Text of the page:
Two weeks ago the world stopped as Beyoncé released her sixth solo and second visual album Lemonade. The HBO special caused most fans of music and popular culture to sit for a little over an hour and take in what will likely go down as the most innovative music-based project of the year.
The film was a visual and cinematic feat, pushing the boundaries of performance art and how to package content. Beyoncé’s latest project is being submitted for Emmy consideration and could end up competing for an Oscar. Pitchfork dubbed the project “Best New Music”, Rolling Stone gave the album five out of five stars, and first week album sales are expected to surpass the 500,000 mark.
For all of the award-winning this project is bound to do, Lemonade still felt personal. The intimacy of the project is what stays with people and critics, as Beyoncé is known for saying very little to the public and playing her cards close to her chest. From lines about infidelity, being unapologetically Black, and relationships with her parents, she gives her loyal fans and critics a lot to chew on. But Beyoncé only allows us to see what she wants us to see, and for her to be this raw on record comes as a welcomed surprise.
Lemonade does bring a number of sociopolitical realities to the forefront in a way that seemingly only Beyoncé could. Having the mothers of victims of police brutality such as Trayvon Martin, Eric Garner, and Michael Brown, stories of a cheating Black husband and his white mistress, and titling a song “Daddy Lessons” call each of those listening to think about how race and gender impact the dynamics of the world we live in.
In all of these instances, women, and black women in particular, are forced to be responsible for and react to the shortcomings of men, whether loved ones or strangers. W.E.B. DuBois’ concept of Double Consciousness is taken a step further in this performance as Beyoncé highlights the unique challenges of being both Black and woman. This identity that comes with a unique set of challenges also comes with distinct intelligence, strength, and reasons to celebrate. Moment by moment, understanding oneself, processing life with these identities, and living to tell the tale is reason enough to get in Formation.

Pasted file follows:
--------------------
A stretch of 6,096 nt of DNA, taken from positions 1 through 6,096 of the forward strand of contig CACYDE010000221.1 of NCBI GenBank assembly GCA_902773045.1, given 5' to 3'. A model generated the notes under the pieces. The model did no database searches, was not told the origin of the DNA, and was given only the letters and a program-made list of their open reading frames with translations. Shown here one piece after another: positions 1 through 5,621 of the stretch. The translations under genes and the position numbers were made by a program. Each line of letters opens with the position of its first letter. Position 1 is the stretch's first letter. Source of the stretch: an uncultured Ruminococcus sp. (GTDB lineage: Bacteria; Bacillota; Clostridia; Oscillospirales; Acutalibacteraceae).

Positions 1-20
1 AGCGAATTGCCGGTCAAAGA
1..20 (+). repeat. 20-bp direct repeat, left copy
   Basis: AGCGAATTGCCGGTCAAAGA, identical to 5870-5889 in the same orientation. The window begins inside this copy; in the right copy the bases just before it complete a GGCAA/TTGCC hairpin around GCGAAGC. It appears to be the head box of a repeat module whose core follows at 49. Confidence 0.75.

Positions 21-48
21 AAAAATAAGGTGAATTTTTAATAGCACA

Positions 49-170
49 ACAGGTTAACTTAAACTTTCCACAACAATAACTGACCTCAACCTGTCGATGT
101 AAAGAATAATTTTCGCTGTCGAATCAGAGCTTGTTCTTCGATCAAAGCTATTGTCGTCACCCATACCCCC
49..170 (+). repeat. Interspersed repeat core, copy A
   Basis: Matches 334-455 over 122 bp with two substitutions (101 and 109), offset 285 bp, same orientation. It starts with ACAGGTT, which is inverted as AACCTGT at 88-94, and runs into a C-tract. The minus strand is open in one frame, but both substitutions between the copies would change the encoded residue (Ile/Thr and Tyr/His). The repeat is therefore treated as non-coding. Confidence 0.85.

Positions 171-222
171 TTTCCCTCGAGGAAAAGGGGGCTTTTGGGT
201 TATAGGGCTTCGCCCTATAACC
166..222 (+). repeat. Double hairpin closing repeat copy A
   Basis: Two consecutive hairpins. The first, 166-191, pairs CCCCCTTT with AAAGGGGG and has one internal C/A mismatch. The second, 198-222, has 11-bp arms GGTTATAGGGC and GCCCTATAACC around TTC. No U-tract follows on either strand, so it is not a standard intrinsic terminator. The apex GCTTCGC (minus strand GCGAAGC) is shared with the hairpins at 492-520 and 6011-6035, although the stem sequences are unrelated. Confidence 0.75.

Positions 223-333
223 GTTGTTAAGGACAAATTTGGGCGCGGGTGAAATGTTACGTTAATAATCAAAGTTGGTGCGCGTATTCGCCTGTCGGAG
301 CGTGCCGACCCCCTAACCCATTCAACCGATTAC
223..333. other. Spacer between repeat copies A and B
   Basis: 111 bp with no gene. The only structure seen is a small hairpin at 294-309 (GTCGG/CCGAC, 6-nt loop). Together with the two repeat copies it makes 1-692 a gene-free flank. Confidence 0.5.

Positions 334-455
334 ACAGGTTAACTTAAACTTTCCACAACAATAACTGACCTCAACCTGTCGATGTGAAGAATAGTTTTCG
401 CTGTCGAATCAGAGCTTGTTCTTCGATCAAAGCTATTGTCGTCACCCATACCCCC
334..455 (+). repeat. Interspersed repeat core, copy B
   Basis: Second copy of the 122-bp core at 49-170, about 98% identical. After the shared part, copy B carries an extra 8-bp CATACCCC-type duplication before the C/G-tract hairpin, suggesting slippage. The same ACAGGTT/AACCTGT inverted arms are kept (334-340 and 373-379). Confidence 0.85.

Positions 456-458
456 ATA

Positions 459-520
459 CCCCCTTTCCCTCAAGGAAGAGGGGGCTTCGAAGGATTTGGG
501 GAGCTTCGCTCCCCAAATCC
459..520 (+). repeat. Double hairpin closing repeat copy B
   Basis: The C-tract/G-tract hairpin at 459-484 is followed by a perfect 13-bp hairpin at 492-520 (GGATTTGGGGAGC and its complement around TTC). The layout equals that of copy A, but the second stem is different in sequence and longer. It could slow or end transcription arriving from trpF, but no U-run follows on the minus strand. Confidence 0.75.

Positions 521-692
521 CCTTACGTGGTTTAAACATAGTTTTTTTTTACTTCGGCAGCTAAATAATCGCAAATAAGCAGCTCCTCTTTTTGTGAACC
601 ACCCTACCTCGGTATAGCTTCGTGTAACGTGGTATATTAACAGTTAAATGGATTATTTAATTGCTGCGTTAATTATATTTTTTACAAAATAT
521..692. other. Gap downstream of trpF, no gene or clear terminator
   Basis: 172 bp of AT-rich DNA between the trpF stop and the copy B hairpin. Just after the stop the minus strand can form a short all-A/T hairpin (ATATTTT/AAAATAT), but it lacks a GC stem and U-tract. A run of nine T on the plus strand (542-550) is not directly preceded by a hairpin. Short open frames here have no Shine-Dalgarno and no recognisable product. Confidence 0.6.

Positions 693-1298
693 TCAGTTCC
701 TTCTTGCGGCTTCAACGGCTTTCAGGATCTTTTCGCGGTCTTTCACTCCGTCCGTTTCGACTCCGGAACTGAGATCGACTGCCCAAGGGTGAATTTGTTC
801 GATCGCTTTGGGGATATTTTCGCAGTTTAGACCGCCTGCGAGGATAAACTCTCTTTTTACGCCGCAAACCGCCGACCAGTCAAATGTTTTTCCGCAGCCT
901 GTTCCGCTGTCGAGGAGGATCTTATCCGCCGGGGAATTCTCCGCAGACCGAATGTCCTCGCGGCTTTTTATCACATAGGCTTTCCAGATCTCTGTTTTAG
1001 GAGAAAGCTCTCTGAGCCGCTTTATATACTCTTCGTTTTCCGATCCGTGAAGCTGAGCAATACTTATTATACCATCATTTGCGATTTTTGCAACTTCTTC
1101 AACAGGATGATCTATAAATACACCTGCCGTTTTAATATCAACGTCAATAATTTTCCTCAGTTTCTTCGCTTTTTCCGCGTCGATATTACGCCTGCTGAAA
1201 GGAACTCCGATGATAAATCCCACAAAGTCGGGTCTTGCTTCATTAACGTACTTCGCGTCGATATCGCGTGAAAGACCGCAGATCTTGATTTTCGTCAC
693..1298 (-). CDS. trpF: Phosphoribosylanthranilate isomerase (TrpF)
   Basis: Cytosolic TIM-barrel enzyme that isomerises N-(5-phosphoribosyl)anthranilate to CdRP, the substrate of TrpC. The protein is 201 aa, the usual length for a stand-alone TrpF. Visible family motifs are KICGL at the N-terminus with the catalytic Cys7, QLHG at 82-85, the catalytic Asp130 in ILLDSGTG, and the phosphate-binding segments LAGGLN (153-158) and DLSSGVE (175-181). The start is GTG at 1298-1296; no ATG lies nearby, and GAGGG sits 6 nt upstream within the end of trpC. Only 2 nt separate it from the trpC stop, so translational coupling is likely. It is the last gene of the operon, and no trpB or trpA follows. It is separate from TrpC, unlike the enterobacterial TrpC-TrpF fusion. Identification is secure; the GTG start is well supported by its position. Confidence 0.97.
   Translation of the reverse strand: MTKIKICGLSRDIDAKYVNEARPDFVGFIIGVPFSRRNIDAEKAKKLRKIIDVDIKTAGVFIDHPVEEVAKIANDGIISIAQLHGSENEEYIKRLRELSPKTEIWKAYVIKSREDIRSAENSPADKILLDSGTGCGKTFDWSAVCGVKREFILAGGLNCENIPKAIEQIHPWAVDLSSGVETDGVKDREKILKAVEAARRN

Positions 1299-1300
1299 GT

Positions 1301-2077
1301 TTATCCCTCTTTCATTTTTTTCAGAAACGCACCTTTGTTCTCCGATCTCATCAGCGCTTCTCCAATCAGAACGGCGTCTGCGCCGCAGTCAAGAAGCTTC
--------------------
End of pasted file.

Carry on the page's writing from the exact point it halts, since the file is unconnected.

For me, Lemonade was like watching my older sister share her heart with her friends. It felt as if my male gaze was hardly considered and this was a time for Black women to speak to and about issues pertaining to Black women, requiring everyone else to be a spectator at best. I felt a sense of conviction as Beyoncé sang “our love was stronger than your pride,” in one my favorite songs “All Night”. This line is layered in that it could be speaking to a time when she forgave Jay Z for stepping out on their marriage, or it could be speaking on the misogyny present in relationships between men and women in general. It could both and much more.
Beyoncé’s latest effort is arguably her best and undoubtedly an instant classic and a cultural phenomenon. Part movie and part album, there are no doubts this marks a significant moment in music. Beyoncé’s Lemonade transcends genre, collecting a myriad of sounds to tell a story of love, anger, and identity; not just for herself but for a countless number of Black women around the world.